Mechanical problems caused Duke Energy Indiana’s $3.5 billion power plant in Edwardsport to generate a mere 4 percent of its maximum capacity in January, according to company officials and regulatory filings.
The plant’s electricity output was by far the lowest since Duke declared the facility commercially operational in June.
Edwardsport generated 19,644 megawatt hours of electricity, enough to power about 20,000 homes, in one of the most frigid months on record, according to a Feb. 28 filing with the Indiana Utility Regulatory Commission.
The new plant, at its maximum capacity, could have generated almost 460,000 megawatt hours in January.
The most electricity the plant has generated in a single month to date was about 278,000 megawatt hours, or about 60 percent of capacity, in August. That was in line with what Duke expected as the plant ramps up to full service over the 15 months following its debut.
The plant suffered a variety of mechanical failures in January, said Duke spokeswoman Angeline Protogere. They included leaks in a few systems—the lock hopper flush valve, which is part of a system that handles mineral slag, and the performance heater boiler feed water system, which heats the synthesized gas and optimizes fuel burn in combustion turbines.
The plant also went offline once in January when outdoor equipment froze in frigid temperatures.
“While the problems weren't major, they did limit our generation,” Protogere said. “We believe we have addressed those issues.”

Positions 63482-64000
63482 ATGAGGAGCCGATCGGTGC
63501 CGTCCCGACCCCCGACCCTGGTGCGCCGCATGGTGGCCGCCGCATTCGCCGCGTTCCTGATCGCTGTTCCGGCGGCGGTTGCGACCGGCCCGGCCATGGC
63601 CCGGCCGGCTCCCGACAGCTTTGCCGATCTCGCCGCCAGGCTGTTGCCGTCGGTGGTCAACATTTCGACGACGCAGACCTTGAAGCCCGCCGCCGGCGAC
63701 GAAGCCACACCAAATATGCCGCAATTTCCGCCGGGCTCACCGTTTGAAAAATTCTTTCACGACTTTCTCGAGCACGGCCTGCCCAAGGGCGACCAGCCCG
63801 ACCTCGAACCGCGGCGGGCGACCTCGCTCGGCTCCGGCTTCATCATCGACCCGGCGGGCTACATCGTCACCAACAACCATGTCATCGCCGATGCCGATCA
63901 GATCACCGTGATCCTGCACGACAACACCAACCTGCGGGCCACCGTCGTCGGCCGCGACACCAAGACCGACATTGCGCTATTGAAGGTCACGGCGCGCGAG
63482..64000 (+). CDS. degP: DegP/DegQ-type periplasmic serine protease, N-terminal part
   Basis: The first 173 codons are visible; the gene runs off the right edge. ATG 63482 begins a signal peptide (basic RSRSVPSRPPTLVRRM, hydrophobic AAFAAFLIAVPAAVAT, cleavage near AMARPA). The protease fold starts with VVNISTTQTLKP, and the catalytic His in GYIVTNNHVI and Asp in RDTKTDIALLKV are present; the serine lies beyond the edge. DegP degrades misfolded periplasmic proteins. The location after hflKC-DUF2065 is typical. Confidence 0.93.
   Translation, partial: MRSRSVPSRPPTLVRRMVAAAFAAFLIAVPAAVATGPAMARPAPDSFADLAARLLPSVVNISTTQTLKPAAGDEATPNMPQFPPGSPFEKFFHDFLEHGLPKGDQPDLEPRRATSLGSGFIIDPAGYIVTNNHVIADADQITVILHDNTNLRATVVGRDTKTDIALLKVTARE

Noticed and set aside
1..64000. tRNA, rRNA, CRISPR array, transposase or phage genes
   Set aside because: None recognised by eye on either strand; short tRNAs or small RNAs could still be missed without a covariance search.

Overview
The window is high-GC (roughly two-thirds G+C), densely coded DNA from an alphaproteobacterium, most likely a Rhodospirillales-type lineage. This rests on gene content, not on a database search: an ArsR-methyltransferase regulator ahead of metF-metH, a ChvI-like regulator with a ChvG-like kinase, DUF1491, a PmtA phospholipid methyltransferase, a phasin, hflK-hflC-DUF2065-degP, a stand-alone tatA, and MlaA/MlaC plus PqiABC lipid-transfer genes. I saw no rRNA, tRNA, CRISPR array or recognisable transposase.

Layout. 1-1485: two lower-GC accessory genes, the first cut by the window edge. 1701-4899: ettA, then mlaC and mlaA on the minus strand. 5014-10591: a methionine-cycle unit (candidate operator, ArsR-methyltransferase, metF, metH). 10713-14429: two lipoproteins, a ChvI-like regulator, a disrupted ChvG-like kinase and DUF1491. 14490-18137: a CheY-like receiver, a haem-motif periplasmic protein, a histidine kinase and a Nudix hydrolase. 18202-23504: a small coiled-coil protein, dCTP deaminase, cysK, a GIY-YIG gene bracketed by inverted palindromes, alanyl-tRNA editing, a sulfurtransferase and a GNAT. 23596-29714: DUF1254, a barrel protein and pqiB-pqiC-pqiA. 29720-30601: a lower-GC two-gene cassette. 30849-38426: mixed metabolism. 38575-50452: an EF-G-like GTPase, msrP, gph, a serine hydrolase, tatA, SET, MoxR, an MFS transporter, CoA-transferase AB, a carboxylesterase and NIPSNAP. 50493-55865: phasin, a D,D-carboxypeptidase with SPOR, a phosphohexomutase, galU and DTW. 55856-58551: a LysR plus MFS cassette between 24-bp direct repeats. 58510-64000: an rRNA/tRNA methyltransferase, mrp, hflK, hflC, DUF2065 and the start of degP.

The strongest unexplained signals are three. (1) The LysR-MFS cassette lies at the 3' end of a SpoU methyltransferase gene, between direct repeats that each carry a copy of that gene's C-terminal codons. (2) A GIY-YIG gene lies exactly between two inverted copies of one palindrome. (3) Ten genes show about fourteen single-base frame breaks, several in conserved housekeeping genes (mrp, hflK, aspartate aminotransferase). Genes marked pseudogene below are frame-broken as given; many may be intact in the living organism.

However, the slowdown continued into February, she acknowledged.
With machinery down in February, Duke decided to bump up a maintenance shutdown scheduled for March. That kept Edwardsport offline longer than it would otherwise have been in February.
Duke won’t report the plant’s February performance until the end of March.
Protogere said that Duke has not yet assessed whether the work would fall under the heading of a design problem, in which case it would be covered by shareholders, or whether it was regular maintenance and repairs, the cost of which could be passed onto customers. All costs are subject to regulatory review, she added.
One critic blasted the Edwardsport plant’s technical woes, saying the facility is proving that fears about its viability were valid.
“I hate to paint this thing with a broad, 40,000-foot brush, but this goes back to everything we've been saying since 2006,” said Kerwin Olson, executive director of the Citizens Action Coalition, an Indianapolis lobby for utility consumers.
The project, originally billed in 2006 as an efficient way to generate electricity by converting coal to gas, has struggled with billion-dollar cost overruns and ethical breaches that resulted in high-profile firings at both Duke and the IURC. The plant's original cost estimate was $1.9 billion.
In late 2012, state utility regulators capped the amount Duke could collect from ratepayers for construction at about $2.6 billion, with Duke having to cover about $900 million itself.
Olson said this week that Citizens Action Coalition soon would file a complaint with the state about the January troubles. He would not reveal what the filing would say.
Duke Energy Indiana provides electricity to about 790,000 homes and businesses in Indiana. The company has said ratepayers can expect a 14-percent to 16-percent increase in their monthly bills for construction of the Edwardsport plant through 2015.
Parent firm Duke Energy Corp., based in Charlotte, N.C., operates dozens of power plants and serves 7.2 million electric retail customers in six states in the Southeast and Midwest.